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Tips on Tipping

by Kevin McKinley - December 20th, 2015

Posted Under: around the house

‘Tis the season for lots of things, including tipping the many people who make your life easier. But it can be a challenge to figure out whom to tip, and how much. Of course, the ultimate decision on what and when to tip is entirely up to you. But here are a few guidelines on what gratuities might be appropriate during everyday spending, and every holiday season.


Coffee shops Drop a dollar in the tip cup near the register if you have one on you. At a minimum, at least dump in any coins you get back in change. Keep a few singles on you so that you can still tip in cash when you pay with plastic.

Bartenders A dollar per drink is reasonable, with at least two to three dollars for those complicated ice cream drinks your sister-in-law always orders. Slide the bills as close to the serving side of the bar as possible to make sure the worker sees and gets the money.

Food servers 15% of the bill is a bare minimum for good service, but 20 to 25% is preferable for those servers who are working hard and/or handling larger groups. Note that they don’t make the food, so don’t punish them if your order didn’t turn out to your liking. Instead, alert the server to see what reparations can be made.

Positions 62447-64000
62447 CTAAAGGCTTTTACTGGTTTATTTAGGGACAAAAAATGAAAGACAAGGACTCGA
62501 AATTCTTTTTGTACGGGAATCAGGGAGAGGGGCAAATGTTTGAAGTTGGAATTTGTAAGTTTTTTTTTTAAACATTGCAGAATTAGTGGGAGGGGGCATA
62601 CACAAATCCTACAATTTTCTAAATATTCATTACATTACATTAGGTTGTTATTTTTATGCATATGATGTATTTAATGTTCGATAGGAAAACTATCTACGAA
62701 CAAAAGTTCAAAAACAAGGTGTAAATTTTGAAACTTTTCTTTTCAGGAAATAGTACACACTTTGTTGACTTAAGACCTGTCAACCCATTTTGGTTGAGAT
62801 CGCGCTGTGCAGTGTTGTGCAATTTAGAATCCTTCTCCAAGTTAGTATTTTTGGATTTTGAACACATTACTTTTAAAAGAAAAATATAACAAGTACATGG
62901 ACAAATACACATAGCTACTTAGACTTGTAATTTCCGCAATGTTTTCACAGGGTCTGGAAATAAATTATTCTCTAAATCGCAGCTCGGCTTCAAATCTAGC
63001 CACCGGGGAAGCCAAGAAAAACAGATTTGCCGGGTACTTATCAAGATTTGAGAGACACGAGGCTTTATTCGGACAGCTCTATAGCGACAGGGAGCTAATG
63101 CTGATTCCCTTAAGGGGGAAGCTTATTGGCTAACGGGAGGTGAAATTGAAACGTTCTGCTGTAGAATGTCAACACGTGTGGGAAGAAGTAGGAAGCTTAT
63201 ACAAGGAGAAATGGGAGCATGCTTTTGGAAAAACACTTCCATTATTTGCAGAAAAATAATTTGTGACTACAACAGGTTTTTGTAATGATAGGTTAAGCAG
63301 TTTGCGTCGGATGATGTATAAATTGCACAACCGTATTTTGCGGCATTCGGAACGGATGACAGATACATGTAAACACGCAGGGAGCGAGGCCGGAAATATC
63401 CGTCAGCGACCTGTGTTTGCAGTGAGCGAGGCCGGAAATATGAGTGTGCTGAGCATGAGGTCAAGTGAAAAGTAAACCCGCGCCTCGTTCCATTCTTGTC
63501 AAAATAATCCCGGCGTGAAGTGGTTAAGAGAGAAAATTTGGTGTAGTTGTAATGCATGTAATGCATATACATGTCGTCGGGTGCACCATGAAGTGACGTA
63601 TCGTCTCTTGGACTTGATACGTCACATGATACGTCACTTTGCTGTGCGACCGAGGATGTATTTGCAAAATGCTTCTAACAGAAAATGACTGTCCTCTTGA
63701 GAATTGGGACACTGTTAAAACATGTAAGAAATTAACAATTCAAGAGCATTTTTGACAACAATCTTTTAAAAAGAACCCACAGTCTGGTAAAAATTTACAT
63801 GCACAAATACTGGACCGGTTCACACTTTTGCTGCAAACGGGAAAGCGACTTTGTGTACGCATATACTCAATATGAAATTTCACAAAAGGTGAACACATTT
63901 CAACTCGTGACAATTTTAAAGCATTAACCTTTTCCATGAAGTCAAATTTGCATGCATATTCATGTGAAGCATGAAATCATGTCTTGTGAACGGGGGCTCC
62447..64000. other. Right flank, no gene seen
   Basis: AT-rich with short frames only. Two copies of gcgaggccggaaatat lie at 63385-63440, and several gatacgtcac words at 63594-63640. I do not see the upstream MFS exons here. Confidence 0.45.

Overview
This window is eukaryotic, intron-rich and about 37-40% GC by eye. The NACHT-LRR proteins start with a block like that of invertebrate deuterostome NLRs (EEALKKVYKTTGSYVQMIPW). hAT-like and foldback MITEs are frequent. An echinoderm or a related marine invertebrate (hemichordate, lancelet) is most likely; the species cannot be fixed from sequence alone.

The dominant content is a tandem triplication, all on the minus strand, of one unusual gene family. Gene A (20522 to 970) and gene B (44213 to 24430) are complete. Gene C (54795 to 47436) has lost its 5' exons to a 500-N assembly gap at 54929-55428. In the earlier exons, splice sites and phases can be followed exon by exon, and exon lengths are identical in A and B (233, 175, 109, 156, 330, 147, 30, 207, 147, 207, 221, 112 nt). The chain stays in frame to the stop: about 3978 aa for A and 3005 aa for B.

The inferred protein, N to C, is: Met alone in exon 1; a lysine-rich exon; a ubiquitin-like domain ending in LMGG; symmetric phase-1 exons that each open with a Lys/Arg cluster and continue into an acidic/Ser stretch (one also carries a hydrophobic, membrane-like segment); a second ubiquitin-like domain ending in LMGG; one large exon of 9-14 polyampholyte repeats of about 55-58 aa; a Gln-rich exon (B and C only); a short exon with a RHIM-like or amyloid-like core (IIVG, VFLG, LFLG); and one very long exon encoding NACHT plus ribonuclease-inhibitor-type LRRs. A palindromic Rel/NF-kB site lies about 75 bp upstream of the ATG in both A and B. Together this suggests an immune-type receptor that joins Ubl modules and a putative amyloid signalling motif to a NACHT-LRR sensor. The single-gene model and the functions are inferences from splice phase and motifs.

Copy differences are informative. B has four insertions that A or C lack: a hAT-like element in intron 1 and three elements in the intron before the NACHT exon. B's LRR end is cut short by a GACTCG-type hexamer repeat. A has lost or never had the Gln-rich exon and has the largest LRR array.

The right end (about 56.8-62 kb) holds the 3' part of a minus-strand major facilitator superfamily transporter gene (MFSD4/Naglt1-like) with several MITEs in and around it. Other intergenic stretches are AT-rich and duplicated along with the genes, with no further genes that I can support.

The math-challenged among us prefer tipping 20% simply because it’s easier to figure, since you can just take the total of the bill, double it, and then slide the decimal point one spot towards the left.

When dining out a restaurant and paying with coupons or getting some other kind of discount, try to tip on the amount you would have spent at full price. You’ll still come out ahead.

Traveling Check in advance with the hotels and restaurants you’ll be patronizing to get their tipping policies, especially if you’re going out of the country.

But in absence of that information, at a hotel or resort give a couple bucks to anybody on the main floor who provides a service (such as hailing a cab), and at least five bucks if they carry your luggage or make any other special trip to your room.


Yes, the people who cut your hair, clean your house, or mow your lawn already get paid by you or someone else to do their jobs.

But in the interest of maintaining a happy relationship with all of these workers, it won’t hurt to give them a little extra holiday bonus.

This is especially true if the providers are the kind who take appointments, and might be more likely to accommodate your schedule in a pinch.

If you can afford it, a good rule of thumb is to tip your regular service providers the cost of one session. For example, if you usually pay $25 to have your walks and driveway cleared of snow, give another $25 as a tip.

At a minimum, a twenty dollar bill should be enough to show your appreciation. If you’re leaving a card of envelope for someone, you may want to write a check (yes those still exist) made payable to the person.

If you have more appreciation than you have money, you may want to write a note of thanks to the provider. You could also write a letter to the person’s boss or supervisor expressing your gratitude for a job well done.

Baked goods in a nice container are another lower-cost way to express your esteem, but please, no fruitcakes.

Last but not least, whether you’re sending regards or cold hard cash, don’t forget about your friendly newspaper carrier in your holiday tipping campaign. Next time

We’re going to take a couple of weeks off from writing the column, but we’ll be back after the first of the year with more ways that you can spend less and have more. And then you’ll have even more to tip next year.